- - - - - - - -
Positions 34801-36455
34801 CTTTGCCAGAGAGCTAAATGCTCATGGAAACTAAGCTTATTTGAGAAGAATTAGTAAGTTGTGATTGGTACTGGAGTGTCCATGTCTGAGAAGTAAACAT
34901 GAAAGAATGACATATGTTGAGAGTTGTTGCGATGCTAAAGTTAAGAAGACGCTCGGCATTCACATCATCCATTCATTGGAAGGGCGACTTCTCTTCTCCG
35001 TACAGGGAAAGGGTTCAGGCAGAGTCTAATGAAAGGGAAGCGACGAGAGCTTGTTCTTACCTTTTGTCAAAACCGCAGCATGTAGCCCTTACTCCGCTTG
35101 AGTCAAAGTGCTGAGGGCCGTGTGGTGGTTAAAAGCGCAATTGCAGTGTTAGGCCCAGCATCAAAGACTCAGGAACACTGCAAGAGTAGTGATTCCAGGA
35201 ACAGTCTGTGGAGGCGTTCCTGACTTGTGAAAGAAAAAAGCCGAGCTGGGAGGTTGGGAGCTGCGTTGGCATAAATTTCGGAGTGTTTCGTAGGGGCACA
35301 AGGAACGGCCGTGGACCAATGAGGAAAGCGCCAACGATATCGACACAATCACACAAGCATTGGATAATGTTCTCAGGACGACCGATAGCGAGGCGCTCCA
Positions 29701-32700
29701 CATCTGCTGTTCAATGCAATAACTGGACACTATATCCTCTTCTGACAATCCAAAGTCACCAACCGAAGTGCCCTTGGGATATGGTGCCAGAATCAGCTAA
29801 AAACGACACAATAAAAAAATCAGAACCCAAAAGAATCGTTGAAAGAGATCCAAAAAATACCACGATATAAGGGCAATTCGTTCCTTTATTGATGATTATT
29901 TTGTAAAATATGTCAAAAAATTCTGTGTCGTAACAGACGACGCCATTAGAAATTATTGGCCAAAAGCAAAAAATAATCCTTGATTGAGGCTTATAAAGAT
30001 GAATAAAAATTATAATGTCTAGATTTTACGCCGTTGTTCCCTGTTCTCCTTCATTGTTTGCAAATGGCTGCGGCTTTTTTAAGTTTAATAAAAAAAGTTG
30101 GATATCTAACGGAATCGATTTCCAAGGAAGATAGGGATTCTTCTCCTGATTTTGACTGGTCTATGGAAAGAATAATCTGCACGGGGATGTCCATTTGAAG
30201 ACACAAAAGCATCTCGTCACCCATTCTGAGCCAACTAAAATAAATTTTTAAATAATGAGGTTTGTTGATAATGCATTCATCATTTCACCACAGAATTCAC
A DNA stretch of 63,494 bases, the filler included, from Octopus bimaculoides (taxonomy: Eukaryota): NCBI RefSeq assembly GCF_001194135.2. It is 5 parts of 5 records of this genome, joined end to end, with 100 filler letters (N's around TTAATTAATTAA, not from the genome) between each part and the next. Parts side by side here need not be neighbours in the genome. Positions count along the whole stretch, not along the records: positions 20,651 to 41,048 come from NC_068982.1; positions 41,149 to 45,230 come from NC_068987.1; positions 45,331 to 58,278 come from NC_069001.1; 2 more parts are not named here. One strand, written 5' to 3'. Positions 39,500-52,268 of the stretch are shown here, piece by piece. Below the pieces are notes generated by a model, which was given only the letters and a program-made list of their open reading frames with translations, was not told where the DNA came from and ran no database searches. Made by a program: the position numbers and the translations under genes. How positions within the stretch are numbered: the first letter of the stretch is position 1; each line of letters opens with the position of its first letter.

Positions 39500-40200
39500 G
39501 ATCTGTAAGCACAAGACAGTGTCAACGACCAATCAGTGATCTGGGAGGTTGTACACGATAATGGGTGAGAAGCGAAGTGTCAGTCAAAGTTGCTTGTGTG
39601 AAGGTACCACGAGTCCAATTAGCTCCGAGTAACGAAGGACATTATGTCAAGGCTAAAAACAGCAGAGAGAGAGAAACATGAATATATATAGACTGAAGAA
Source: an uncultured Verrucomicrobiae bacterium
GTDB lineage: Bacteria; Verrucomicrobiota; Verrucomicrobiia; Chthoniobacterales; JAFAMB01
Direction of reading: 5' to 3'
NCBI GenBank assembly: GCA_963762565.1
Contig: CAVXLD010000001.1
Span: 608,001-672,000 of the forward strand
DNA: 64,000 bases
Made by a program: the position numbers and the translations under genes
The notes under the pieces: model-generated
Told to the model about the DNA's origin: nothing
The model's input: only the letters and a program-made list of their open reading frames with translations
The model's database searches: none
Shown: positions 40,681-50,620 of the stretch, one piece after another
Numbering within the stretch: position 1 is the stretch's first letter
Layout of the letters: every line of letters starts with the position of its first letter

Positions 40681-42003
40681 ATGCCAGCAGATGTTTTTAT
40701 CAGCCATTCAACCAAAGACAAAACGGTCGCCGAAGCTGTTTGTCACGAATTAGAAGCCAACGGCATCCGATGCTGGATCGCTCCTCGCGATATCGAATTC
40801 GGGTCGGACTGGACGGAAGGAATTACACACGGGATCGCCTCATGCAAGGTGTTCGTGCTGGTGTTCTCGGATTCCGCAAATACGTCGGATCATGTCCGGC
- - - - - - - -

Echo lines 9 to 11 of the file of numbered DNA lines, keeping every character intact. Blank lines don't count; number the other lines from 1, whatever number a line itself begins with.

29701 CATCTGCTGTTCAATGCAATAACTGGACACTATATCCTCTTCTGACAATCCAAAGTCACCAACCGAAGTGCCCTTGGGATATGGTGCCAGAATCAGCTAA
29801 AAACGACACAATAAAAAAATCAGAACCCAAAAGAATCGTTGAAAGAGATCCAAAAAATACCACGATATAAGGGCAATTCGTTCCTTTATTGATGATTATT
29901 TTGTAAAATATGTCAAAAAATTCTGTGTCGTAACAGACGACGCCATTAGAAATTATTGGCCAAAAGCAAAAAATAATCCTTGATTGAGGCTTATAAAGAT